Brother monks

Carthusian religious habit, 17th century

In addition to the priests, brother monks also live in the Carthusian monks. “The brothers have their own form of solitary life. Through their work, they take care of the needs of the house that are entrusted to them in a special way. Thanks to the help of the brothers, the cell monks can indulge more freely in the silence of the cell ”(Statutes 11: 5). While the choir monks mainly devote themselves to prayer , the brothers emphasize handwork. Choir and brother monks complement each other in their way of life. The choir monks could not do without the brothers who looked after them, and the brothers could not do without the fathers who gave them the sacraments and pastoral care.

The brother monks live separately from the choir monks in their own building. Traditionally the brothers do not have their own house, but only a cell that corresponds to the cubiculum of the fathers. During the day, the brothers leave their cell to work in their workshops (oboe dances) or other areas of activity ( gate , monastery administration, sacristy ). In order for the brothers to be able to carry out their duties, the rules that apply to them are less strict. The daily Office is not as extensive as that of the Fathers. They also have less strict fasting rules. There is also breakfast for the brothers. In addition, the exam regulations are less strict for them. Mainly the brothers do everything that is necessary in the surrounding towns.

The brothers mainly provide for the maintenance of the Carthusians through their manual work. The Carthusian monks are famous for their animal and plant breeding; the Carthusian horses , Carthusian roses and the Carthusian carnations . The Carthusian cat is only called that because of its gray coat color, but has nothing to do with the order. The order's main source of income is the well-known Carthusian liqueur Chartreuse , which is made from a mixture of 130 herbs in its own factory in Voiron (near the Great Charterhouse) and sold from there around the world.

Anyone wishing to join a Charterhouse as a brother must be at least 20 years old and have completed vocational training, preferably a manual one. The training path is similar to that of the choir monks. According to the postulate, which lasts three to twelve months, the clothing and admission to the novitiate, which lasts two years, takes place. Then the brother makes his first profession for three years and then another profession for two years. If he decides to stay after this time, he will bind himself to the order forever in perpetual profession.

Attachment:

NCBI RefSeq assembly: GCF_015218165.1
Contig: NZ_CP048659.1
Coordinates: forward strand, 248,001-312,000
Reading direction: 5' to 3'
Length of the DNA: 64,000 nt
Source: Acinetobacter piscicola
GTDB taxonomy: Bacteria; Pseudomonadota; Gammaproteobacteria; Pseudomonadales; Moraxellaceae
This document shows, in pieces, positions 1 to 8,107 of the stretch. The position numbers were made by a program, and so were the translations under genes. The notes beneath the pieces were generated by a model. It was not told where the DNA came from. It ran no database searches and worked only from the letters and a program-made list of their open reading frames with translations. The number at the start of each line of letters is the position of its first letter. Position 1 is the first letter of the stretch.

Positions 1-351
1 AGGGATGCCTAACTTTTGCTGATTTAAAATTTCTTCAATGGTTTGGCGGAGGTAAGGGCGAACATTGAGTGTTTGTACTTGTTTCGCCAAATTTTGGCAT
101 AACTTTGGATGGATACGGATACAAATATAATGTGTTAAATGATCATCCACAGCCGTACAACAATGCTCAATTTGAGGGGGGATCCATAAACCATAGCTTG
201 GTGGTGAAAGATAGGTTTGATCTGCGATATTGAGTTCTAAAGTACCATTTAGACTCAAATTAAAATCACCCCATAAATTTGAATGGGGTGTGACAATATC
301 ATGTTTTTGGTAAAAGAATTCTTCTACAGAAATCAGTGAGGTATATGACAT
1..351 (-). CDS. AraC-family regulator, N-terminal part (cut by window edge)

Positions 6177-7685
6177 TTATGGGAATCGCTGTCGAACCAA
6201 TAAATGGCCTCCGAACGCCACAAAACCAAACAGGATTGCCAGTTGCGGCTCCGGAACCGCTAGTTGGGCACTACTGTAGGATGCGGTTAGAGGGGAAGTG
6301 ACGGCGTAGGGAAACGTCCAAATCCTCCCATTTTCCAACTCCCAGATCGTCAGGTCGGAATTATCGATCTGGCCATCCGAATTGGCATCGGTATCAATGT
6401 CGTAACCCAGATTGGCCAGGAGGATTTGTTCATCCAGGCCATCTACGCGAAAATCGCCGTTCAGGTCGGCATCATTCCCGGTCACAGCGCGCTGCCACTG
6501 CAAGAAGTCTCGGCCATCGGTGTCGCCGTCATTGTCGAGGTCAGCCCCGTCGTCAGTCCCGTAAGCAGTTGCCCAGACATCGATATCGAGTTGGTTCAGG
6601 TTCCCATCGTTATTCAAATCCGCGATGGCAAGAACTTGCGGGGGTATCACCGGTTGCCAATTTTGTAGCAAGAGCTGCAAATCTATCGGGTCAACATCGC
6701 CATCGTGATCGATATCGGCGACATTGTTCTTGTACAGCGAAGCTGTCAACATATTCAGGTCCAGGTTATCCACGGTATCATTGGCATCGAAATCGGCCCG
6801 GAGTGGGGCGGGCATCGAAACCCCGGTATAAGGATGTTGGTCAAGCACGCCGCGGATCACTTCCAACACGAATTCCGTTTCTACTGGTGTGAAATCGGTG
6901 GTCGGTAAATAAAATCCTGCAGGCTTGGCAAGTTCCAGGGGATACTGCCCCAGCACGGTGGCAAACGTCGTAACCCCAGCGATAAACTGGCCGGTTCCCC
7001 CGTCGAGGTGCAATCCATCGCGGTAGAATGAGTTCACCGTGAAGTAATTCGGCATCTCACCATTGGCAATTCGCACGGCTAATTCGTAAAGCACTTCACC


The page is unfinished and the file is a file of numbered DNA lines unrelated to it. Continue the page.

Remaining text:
The donates have the same area of ​​responsibility as the brothers. They differ from them in that they do not bind themselves to the order with vows, but conclude a donation contract with it. Donates have the same training path as the brothers. After the first year of the novitiate, a novice brother may choose to become a Donate. Instead of the temporary profession for initially three and then another two years, the donate makes a temporary donation for three and then two years. This is followed by the eternal donation, if the donate wants to stay in the order.

In the monastery itself, the donates live in personal poverty , but they can have property outside the monastery and dispose of it freely. They are more free than the brothers in organizing their daily routine and can also be granted other facilities.


Carthusian nun Beatrix d'Ornacieux, Fresco 1629

Carthusian women have also existed since 1145. At first, their way of life differed from that of the monks. With regard to seclusion and fasting , the life of the sisters was not as strict as that of the monks. The nuns did not live in their own houses, but in separate rooms. They ate their food together every day and there was a common recreation not just once a week, but every day. Over time, the Carthusian women began to want to live the religious ideal more authentically. In the 1970s, two women's convents were founded, which wanted to lead a life that largely corresponded to the way of life of the monks. In 1971 the Beauregard Charterhouse (near Voiron near the Great Charterhouse) was occupied by sisters. In 1977 Carthusian nuns came to the Vedana Charterhouse ( Italy ), which was previously inhabited by Carthusian monks, but had to be given up by them due to a lack of young people. In 1978, the Beauregard community, which had grown in the meantime, moved to the newly built Reillanne Charterhouse in Haute-Provence. Today the Order has a total of five convents for nuns, two in France and one each in Italy and Spain . In South Korea , where monks moved into the Sudowon Charterhouse in 2004 , a women's convent was founded in 2008 with the Annunciation Charterhouse .

There are also three types of convent members among the nuns: Choir Sisters, Conversation Sisters and Donatinnen. The distribution of tasks is basically the same as that of the monks. On request, the sisters short time after solemn profession , the virginal consecration donated. At the virgin consecration, the Carthusian women receive not only the traditional insignia but also the stole from the bishop and are allowed to preach the Gospel in the Matutin . This is a special feature of the Carthusian law. The choir sisters mainly do needlework or parament embroidery in their cells . The nunneries are run by a prioress . The habit is natural colored like that of the monks. The profession also wear a black veil , the novices a white one. In the sisters' Carthusian monks, three Carthusian monks, two priests and a brother also live in a separate wing of the building a little apart from the nuns. The fathers, who occupy the position of vicar and coadjutor in the women's convent , are responsible for pastoral care and the donation of sacraments in the monastery. The brother helps the conversion sisters with the work that comes up.